Improving our understanding of plant diversity to better protect it

What is the phylogenetic and ecological distribution of palm diversity? How can this knowledge inform palm conservation and sustainable use?

Despite its global importance and rapid extinction, biodiversity is far from being completely characterized and the mechanisms of its evolution are not yet fully understood. Conservation work is often planned based on species-level data but by taking infra-specific trait variation and genetic diversity into account, better estimates of species resilience and economic value could be made. In addition, deciphering the respective influences that adaptative phenotypic plasticity, genetic diversity and anatomical constraints have on the evolution of different types of diversity requires to follow an integrative, multidisciplinary, approach. This project aims at documenting palm intra-specific diversity and its environmental and genomic correlates to improve our fundamental understanding of plant biodiversity and to demonstrate how it can inform our actions to protect and benefit from this diversity.

Palms comprise ca. 2500 species mostly inhabiting the tropics and many of them are endangered. The loss of palm resources threatens the livelihoods of millions of people who use them for handcraft, food, timber or medicine. The extant to which palm diversity has been harnessed by humanity has not been fully characterized so far, and the mechanisms at the origin of this diversity are also unclear, especially below the species level. Characterizing palm diversity and its correlates will improve our fundamental understanding of biodiversity and will reveal taxa and areas of high interest or vulnerability. This will be used directly to inform IUCN assessments, important areas delimitation, and useful taxa identification, and indirectly to improve our predictions of species response to global and local changes.

The objectives of the project are (i) increase current knowledge of palm diversity in traits known to influence provision of ecosystem services and species response to climate (e.g.: stem size, leaf size, leaf mass per area, flower number, seed size, genetic diversity), (ii) investigate genomic and/or ecological correlates of variation in these traits, and (iii) explore ways to improve palm conservation and to use palms in a sustainable manner based on this new knowledge on palm diversity. To achieve these objectives, the project will have to be highly multidisciplinary. It will involve databasing and measuring traits in living and herbarium collections at Kew and in other institutions, collecting samples and data in the field, and performing various analyses on the data, such as genome content studies, ecological statistics, population genetics, and species distribution modeling. Field work will be most likely conducted in South-East Asia, where palm diversity is very high, but the precise localities, taxa and traits to be studied will be decided with the student. The results will be published in high impact factors journals and made available for policy makers. Outreach activities will be encouraged and supported.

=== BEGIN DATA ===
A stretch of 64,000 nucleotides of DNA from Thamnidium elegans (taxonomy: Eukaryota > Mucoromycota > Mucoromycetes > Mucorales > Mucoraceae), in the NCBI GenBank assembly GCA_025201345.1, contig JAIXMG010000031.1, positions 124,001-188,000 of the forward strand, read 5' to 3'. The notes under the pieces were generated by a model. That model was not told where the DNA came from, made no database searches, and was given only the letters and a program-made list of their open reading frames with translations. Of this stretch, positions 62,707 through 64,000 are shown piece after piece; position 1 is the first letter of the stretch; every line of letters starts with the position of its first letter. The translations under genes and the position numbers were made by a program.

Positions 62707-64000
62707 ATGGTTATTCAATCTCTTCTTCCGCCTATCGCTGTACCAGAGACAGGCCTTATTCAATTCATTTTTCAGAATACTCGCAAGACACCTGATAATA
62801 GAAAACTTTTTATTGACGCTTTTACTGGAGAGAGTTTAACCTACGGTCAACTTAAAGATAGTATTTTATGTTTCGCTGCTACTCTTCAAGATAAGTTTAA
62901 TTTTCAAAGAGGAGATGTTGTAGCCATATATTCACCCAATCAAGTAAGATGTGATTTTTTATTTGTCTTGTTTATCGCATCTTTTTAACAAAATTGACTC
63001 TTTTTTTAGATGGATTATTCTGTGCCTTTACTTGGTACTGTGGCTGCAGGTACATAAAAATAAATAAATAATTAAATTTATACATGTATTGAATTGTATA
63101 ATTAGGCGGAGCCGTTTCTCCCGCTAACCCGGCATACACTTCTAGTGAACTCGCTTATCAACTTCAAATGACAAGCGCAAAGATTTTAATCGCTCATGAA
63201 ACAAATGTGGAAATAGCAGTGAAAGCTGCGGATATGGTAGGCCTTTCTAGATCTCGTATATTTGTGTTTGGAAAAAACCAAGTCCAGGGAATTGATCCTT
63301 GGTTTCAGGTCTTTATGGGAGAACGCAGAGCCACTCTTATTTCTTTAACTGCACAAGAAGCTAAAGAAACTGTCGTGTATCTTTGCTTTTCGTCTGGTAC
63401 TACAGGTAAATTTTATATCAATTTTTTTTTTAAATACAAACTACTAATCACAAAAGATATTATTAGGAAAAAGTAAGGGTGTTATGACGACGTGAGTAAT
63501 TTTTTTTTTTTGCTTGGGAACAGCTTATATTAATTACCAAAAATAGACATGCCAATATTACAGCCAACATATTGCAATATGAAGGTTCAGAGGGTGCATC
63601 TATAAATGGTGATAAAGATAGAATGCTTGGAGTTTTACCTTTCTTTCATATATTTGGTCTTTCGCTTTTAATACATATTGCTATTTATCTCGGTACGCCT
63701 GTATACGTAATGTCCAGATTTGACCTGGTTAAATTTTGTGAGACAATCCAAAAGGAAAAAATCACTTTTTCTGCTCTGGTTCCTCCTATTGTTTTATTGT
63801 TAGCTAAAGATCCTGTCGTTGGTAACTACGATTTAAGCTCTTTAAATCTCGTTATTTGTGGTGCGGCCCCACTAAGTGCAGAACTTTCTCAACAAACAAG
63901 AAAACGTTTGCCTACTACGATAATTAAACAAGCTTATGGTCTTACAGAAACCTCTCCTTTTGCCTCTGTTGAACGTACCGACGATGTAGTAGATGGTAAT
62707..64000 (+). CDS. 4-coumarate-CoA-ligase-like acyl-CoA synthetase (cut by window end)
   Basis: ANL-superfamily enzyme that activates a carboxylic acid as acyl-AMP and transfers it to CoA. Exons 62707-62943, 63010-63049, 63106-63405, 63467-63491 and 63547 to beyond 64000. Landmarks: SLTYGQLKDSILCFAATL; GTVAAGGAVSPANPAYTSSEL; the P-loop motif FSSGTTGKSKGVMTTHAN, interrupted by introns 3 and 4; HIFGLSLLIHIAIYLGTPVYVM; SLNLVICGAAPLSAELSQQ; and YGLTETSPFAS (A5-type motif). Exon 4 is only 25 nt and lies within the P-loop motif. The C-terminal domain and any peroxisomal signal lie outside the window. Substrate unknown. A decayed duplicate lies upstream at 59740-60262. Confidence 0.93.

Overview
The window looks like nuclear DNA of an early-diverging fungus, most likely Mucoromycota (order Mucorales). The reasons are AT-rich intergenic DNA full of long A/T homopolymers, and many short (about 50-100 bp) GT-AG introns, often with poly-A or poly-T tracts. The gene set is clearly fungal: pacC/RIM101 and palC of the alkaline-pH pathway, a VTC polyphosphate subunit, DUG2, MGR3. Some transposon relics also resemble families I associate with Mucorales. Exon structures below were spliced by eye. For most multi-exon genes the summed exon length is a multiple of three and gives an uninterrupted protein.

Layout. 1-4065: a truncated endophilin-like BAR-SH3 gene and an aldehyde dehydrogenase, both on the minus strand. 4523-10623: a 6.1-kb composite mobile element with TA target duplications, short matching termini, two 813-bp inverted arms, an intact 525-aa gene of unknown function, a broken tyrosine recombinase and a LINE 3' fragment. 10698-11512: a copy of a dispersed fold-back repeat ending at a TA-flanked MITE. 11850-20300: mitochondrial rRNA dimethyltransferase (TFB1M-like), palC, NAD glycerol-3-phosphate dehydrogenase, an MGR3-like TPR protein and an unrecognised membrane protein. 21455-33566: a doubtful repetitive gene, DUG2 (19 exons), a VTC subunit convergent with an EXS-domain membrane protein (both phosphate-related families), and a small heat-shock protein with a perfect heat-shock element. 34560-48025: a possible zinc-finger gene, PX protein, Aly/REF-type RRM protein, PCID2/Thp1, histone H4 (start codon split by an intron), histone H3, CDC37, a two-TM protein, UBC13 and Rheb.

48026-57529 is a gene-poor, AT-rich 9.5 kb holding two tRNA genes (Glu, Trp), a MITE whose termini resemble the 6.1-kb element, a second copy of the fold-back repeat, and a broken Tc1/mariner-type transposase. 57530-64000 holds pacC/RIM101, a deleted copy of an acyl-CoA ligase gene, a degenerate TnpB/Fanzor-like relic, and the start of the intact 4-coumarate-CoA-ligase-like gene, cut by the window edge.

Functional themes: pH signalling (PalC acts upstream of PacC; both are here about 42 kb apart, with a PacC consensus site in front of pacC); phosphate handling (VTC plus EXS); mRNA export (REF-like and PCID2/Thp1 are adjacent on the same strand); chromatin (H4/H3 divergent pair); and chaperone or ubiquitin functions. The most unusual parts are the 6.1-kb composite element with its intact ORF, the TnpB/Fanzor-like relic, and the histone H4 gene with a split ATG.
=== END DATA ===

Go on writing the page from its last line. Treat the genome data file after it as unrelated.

Kew is a global centre for plant science research tackling urgent environmental challenges, employing c. 250 scientists and >60 PhD students. The unique collections, amassed over 150 years, and comprehensive laboratory facilities, place it at the forefront of botanical research. Kew has a long tradition of palm research, including phylogenomics, taxonomy, ethnobotany, anatomy and development, diversification and evolution. The student will join an active and multidisciplinary research group with extensive international network, and benefit from the substantive existing datasets available at Kew. This project is an exciting opportunity to use the research infrastructure at Kew to answer a pivotal question in the understanding and use of biodiversity. The project will also be co-supervised by Dr William J. Baker, Royal Botanic Gardens, Kew.

Aims of the Project

Increase current knowledge of palm diversity in traits relevant for conservation or ecosystem services

Investigate genomic and/or ecological correlates of this diversity

Explore ways to improve palm conservation and management based on this new knowledge

Methods to be used

Anatomical and ecological measures in the field and in ex-situ collections, molecular lab work.

Bioinformatics applied to the analysis of next generation sequencing data.

Statistical inferences of character evolution, population genetics, ecological statistics, species distribution modelling.

Specialised skills required

Training in field, laboratory and bioinformatics skills will be offered. Basic knowledge of any programming language, basic molecular lab work skills, and basics in phylogenetics and/or population genetics and/or ecological studies will be an advantage.

If interested, please contact Richard Grenyer richard.grenyer@ouce.ox.ac.uk and Sidonie Bellot s.bellot@kew.org